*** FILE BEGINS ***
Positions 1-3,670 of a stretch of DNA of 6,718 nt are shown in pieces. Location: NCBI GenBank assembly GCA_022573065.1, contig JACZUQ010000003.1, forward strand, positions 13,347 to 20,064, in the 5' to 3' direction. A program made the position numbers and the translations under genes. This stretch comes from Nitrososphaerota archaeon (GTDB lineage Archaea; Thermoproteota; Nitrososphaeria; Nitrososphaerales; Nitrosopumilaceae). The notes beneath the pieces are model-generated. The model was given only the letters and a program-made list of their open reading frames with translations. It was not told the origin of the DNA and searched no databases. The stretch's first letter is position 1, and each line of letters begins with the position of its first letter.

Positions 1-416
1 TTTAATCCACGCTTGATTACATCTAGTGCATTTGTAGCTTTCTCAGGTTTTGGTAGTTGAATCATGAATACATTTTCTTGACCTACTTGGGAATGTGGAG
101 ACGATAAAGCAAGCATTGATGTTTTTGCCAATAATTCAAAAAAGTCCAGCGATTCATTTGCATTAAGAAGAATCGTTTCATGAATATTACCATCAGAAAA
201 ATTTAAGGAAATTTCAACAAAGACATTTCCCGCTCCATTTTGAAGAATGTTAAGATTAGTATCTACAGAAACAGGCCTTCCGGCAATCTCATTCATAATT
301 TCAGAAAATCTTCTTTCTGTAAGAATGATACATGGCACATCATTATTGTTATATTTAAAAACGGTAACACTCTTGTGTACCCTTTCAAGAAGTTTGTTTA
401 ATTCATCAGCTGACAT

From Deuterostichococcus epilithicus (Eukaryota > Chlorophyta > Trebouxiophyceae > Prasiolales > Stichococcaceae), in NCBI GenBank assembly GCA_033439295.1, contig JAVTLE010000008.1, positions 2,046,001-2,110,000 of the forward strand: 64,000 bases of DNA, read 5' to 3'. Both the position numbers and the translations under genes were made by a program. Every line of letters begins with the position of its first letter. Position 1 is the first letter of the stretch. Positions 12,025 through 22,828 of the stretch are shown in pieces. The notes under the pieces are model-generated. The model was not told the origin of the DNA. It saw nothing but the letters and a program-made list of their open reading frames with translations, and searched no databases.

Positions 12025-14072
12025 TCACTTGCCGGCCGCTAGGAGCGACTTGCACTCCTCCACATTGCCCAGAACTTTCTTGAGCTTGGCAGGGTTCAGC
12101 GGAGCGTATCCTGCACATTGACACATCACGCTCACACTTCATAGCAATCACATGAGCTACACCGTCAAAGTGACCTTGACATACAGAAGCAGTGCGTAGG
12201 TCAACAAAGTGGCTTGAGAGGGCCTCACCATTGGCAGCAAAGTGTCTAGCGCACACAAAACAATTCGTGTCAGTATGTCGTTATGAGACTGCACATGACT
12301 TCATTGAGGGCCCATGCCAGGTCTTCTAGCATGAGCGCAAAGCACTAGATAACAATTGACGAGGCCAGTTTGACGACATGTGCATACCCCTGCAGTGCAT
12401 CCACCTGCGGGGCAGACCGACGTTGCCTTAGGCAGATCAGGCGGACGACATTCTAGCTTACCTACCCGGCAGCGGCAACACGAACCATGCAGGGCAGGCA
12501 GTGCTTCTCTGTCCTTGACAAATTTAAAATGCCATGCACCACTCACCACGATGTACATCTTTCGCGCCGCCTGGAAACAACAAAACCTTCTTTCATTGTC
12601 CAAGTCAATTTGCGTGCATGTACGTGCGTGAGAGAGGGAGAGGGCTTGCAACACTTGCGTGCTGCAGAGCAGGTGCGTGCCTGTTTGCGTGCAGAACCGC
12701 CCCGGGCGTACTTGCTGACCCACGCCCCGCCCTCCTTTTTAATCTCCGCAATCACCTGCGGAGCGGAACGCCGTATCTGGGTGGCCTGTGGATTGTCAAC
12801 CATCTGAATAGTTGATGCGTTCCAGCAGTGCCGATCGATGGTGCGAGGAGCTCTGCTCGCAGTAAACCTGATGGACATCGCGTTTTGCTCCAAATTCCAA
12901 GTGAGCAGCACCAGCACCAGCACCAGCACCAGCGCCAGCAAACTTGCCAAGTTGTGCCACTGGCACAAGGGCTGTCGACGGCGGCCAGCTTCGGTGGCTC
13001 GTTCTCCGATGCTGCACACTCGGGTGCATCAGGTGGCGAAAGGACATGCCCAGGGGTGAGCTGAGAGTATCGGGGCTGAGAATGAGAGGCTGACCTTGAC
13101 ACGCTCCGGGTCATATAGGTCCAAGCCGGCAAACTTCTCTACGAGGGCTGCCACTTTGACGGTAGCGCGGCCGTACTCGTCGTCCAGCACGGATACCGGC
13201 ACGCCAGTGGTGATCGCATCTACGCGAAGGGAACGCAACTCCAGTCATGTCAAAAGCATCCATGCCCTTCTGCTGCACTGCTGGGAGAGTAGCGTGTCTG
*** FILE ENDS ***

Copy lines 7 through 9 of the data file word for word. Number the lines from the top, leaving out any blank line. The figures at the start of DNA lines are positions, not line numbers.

401 ATTCATCAGCTGACAT

From Deuterostichococcus epilithicus (Eukaryota > Chlorophyta > Trebouxiophyceae > Prasiolales > Stichococcaceae), in NCBI GenBank assembly GCA_033439295.1, contig JAVTLE010000008.1, positions 2,046,001-2,110,000 of the forward strand: 64,000 bases of DNA, read 5' to 3'. Both the position numbers and the translations under genes were made by a program. Every line of letters begins with the position of its first letter. Position 1 is the first letter of the stretch. Positions 12,025 through 22,828 of the stretch are shown in pieces. The notes under the pieces are model-generated. The model was not told the origin of the DNA. It saw nothing but the letters and a program-made list of their open reading frames with translations, and searched no databases.

Positions 12025-14072